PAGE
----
How to Create a Multi-Resilient Volume with ReFS on Standalone Server in Windows Server 2016? #WS2016 #HyperV #StorageSpaces


A while ago, I wrote a blog post on how to create a Two-way Mirror Storage Spaces in Windows Server 2012 R2.

In Windows Server 2016, Microsoft introduced a new storage solution called Storage Spaces Direct (a.k.a S2D), for more information about Storage Spaces Direct in Windows Server 2016, see – Storage Spaces Direct overview.

In Storage Spaces Direct, the same volume can be part mirror, and part parity, the Resilient File System (ReFS) will automatically move data back and forth between the two tiers in real-time depending on what’s hot and what’s cold. This is so powerful compare to what we had in Windows Server 2012 R2 where Tiering is triggered by a scheduled task which is set to run by default at 1.00 AM.

ReFS is a new file system which was introduced in Windows Server 2012 and was designed to overcome issues that had become significant over the years since NTFS was conceived. In Windows Server 2016, Microsoft enhanced ReFS and it is now the preferred file system deployment for Storage Spaces Direct and Storage Spaces. This updated version offers many new capabilities for private cloud workloads such as “Data Integrity”, “Resiliency to corruption and Availability” and “Speed and Efficiency”.

I can hear you loud out there, if you are wondering if ReFS in Windows Server 2016 is supported on Block Storage (Cluster Shared Volumes with Fiber Channel or Serial-Attached SCSI). The answer is NO!!! Hopefully this will change in the Future. Besides the real-time Tiering in ReFS, there are other benefits you can use with ReFS such as speed for fixed VHDX creation/extension and faster checkpoint merge.

Please note that the Storage Spaces deployment for Standalone and Cluster mode with external JBODs remains the same between Windows Server 2012 R2 and Windows Server 2016.

In this blog, I am going to focus on how to deploy a Storage Spaces with Storage Tiering using ReFS on a standalone server in Windows Server 2016.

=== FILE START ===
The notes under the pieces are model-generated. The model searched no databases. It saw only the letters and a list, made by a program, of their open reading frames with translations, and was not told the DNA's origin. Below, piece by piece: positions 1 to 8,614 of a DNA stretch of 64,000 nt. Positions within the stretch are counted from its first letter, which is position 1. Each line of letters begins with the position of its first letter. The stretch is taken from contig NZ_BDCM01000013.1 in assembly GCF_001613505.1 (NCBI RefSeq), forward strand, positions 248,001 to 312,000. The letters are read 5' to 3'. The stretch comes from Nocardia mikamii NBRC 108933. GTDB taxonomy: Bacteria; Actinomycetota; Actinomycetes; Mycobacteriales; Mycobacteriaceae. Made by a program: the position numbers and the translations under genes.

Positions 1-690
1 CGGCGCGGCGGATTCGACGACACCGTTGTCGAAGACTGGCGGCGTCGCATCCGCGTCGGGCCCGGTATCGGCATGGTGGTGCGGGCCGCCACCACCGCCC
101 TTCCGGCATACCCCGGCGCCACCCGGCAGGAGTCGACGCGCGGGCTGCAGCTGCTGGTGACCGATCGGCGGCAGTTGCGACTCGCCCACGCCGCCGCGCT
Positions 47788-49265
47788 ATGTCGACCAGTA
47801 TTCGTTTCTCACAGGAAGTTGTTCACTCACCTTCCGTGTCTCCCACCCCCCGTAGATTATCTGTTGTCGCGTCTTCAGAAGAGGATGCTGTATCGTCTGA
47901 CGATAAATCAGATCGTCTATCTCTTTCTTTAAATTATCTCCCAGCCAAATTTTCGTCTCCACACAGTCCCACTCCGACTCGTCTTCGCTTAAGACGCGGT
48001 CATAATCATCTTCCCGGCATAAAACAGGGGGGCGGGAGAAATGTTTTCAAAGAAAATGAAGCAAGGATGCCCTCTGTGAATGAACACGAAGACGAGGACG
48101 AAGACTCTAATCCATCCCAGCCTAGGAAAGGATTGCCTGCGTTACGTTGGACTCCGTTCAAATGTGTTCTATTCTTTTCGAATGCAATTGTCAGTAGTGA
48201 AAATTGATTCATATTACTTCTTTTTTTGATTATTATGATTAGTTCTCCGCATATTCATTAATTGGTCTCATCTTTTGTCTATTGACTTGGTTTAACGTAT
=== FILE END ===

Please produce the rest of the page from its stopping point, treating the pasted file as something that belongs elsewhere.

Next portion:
The following figure illustrates the Storage Spaces workflow for Standalone deployment:



To use Storage Spaces on a stand-alone Windows Server 2016 based server, make sure that the physical disks that you want to use meet the following prerequisites:

Disk bus types: Serial Attached SCSI (SAS) or Serial Advanced Technology Attachment (SATA). In this example, we have SAS disks.

Disk configuration: Physical disks must be at least 4 GB. In this example, we have 8 HDDs with 1.64 TB and 4 SSDs with 894 GB.

HBA considerations: Storage Spaces is compatible only with HBAs where you can completely disable all RAID functionality. Furthermore, you need to make sure that the HBA you are using is fully supported for Windows Server Storage Spaces. In this example, I am using HPE Smart HBA H240. This adapter is configured by default in Raid mode, you need enable HBA mode as shown in the following screenshot, and then reboot your system.


JBOD enclosures: A JBOD enclosure is optional, verify with your storage vendor that the JBOD enclosure supports Windows Server Storage Spaces. In this example, we are using Direct Attached Storage (DAS).

Resiliency Type: For resiliency, you can use “Simple” space which does not provide any resiliency, and does not protect you from disk failure. You can use “Mirror” space to store two or three copies of the data across the set of physical disks. The Two-way mirror requires at least two physical disks to protect from single disk failure, however, Three-way mirror requires at least five physical disks to protect from two simultaneous disk failures. And if you are using Tiering, you need at least three disks (per tier), with a minimum of five disks total in the pool to maintain pool metadata. In this example, we have 4 physical SSD disks and 8 HDD disks, therefore we can create a three-way mirror tier resilient space. You can also use “Parity” space which stripes data and parity information across physical disks. Please note that “Mirror” volumes are faster than any other type of resiliency and it’s recommended for Hyper-V to store VHD(X). However, “Parity” space is recommended for archive or backup.